Playing in Higher Altitudes

By Greg Enholm, PGA
Published on
Playing in Higher Altitudes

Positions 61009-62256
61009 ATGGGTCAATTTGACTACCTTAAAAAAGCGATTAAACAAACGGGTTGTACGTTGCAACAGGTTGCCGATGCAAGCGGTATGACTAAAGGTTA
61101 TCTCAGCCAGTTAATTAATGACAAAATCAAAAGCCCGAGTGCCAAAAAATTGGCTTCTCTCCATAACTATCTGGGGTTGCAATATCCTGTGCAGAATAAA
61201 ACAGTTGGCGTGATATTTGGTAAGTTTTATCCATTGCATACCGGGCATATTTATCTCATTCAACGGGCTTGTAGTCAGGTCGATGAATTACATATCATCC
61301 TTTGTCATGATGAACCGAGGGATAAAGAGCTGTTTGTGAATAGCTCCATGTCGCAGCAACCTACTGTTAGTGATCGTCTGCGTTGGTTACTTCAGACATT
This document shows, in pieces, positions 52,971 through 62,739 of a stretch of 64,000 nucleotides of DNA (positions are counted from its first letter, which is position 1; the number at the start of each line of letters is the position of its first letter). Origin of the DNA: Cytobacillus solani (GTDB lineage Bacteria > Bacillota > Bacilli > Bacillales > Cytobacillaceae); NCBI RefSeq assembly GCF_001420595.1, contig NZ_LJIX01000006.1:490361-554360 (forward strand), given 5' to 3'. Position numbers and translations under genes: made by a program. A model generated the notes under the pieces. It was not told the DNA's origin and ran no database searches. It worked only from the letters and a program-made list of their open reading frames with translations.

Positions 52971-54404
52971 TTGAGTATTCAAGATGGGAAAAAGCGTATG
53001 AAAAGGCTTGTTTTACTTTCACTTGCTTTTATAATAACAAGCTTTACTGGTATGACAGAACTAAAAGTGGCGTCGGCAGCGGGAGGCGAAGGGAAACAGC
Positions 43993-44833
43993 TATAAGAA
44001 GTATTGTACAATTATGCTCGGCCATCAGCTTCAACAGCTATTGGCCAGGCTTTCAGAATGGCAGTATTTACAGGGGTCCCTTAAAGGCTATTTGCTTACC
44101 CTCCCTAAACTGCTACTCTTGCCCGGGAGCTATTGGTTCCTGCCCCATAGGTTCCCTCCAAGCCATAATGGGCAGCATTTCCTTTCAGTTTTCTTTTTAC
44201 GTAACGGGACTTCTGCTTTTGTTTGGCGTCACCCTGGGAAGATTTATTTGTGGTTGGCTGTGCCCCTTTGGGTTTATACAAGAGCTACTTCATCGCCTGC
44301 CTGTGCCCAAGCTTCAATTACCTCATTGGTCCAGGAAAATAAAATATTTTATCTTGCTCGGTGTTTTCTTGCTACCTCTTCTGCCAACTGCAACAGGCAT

Earlier this year, PGA Tour hosted the Legends Reno-Tahoe Open at the base of the beautiful Sierra Nevada's. The Jack Nicklaus designed Montreux Golf & Country Club is one of the most scenic Tour stops and posed many challenges to the golfers, especially for those that honed their skills at sea level. The generic adjustment for golfers is to add 10% of yardage to each club. So, if you hit a sand wedge 100 yards at sea level it will travel 110 yards in the thin air of the Sierra's. The 10% rule is a good starting point but does not take in account the many variables of playing golf at elevation. When playing golf at elevation, controlling your trajectory is most crucial. A high ball flight in thin air makes controlling your distances very difficult. It is very important to have a penetrating ball flight which is constant with each club in the bag. In order to control your trajectory the following elements must be evident in each shot: • Ball Position -- The wedges and short iron are played from one to two inches back of center. The mid irons are in the center of the stance. Long irons are played from one to two inches inside the left instep. The woods are positions even with the left instep. • Angle of Attack -- The club must return to the ball with a descending strike creating minimal spin and penetrating flight • Centerness of Contact -- Finding the center of the club each time will create consistency. • Arm Speed -- From the top of the swing the arms need to be in rhythm with the rotation of the golf swing to the finish. The player who can control the flight of each shot has the same arm speed with a wedge and driver. When the arm out races the body to the finish inconsistent flights occur. Tune in this weekend to see a wonderful golf course and pay attention to the players on top of the leaderboard. Their trajectories will be penetrating and their distances control will be a huge factor in their success.
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